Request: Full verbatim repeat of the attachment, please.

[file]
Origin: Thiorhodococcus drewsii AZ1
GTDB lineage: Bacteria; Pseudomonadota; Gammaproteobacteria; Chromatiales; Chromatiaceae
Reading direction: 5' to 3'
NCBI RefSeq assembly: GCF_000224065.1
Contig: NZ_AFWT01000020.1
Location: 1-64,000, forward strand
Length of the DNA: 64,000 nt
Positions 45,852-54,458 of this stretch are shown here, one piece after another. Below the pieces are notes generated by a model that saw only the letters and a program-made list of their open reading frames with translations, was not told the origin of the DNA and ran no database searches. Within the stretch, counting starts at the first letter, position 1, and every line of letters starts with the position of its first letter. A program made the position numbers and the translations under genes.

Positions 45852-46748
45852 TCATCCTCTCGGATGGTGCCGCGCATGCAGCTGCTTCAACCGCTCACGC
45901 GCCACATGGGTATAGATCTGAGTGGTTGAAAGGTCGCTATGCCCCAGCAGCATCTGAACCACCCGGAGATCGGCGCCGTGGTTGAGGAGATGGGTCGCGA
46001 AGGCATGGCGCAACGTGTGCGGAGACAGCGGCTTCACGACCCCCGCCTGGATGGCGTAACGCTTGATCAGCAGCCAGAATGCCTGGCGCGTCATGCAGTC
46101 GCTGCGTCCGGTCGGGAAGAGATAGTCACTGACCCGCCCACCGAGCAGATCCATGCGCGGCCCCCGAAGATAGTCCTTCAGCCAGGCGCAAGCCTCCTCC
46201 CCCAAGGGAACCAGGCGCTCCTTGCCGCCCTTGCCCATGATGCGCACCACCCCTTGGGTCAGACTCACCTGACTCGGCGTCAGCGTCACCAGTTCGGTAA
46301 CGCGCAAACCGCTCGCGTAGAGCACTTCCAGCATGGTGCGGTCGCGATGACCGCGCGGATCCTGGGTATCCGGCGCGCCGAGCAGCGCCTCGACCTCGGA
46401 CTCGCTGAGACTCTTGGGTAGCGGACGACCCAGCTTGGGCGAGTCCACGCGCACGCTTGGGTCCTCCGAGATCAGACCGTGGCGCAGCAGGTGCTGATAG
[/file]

Origin: Thiorhodococcus drewsii AZ1
GTDB lineage: Bacteria; Pseudomonadota; Gammaproteobacteria; Chromatiales; Chromatiaceae
Reading direction: 5' to 3'
NCBI RefSeq assembly: GCF_000224065.1
Contig: NZ_AFWT01000020.1
Location: 1-64,000, forward strand
Length of the DNA: 64,000 nt
Positions 45,852-54,458 of this stretch are shown here, one piece after another. Below the pieces are notes generated by a model that saw only the letters and a program-made list of their open reading frames with translations, was not told the origin of the DNA and ran no database searches. Within the stretch, counting starts at the first letter, position 1, and every line of letters starts with the position of its first letter. A program made the position numbers and the translations under genes.

Positions 45852-46748
45852 TCATCCTCTCGGATGGTGCCGCGCATGCAGCTGCTTCAACCGCTCACGC
45901 GCCACATGGGTATAGATCTGAGTGGTTGAAAGGTCGCTATGCCCCAGCAGCATCTGAACCACCCGGAGATCGGCGCCGTGGTTGAGGAGATGGGTCGCGA
46001 AGGCATGGCGCAACGTGTGCGGAGACAGCGGCTTCACGACCCCCGCCTGGATGGCGTAACGCTTGATCAGCAGCCAGAATGCCTGGCGCGTCATGCAGTC
46101 GCTGCGTCCGGTCGGGAAGAGATAGTCACTGACCCGCCCACCGAGCAGATCCATGCGCGGCCCCCGAAGATAGTCCTTCAGCCAGGCGCAAGCCTCCTCC
46201 CCCAAGGGAACCAGGCGCTCCTTGCCGCCCTTGCCCATGATGCGCACCACCCCTTGGGTCAGACTCACCTGACTCGGCGTCAGCGTCACCAGTTCGGTAA
46301 CGCGCAAACCGCTCGCGTAGAGCACTTCCAGCATGGTGCGGTCGCGATGACCGCGCGGATCCTGGGTATCCGGCGCGCCGAGCAGCGCCTCGACCTCGGA
46401 CTCGCTGAGACTCTTGGGTAGCGGACGACCCAGCTTGGGCGAGTCCACGCGCACGCTTGGGTCCTCCGAGATCAGACCGTGGCGCAGCAGGTGCTGATAG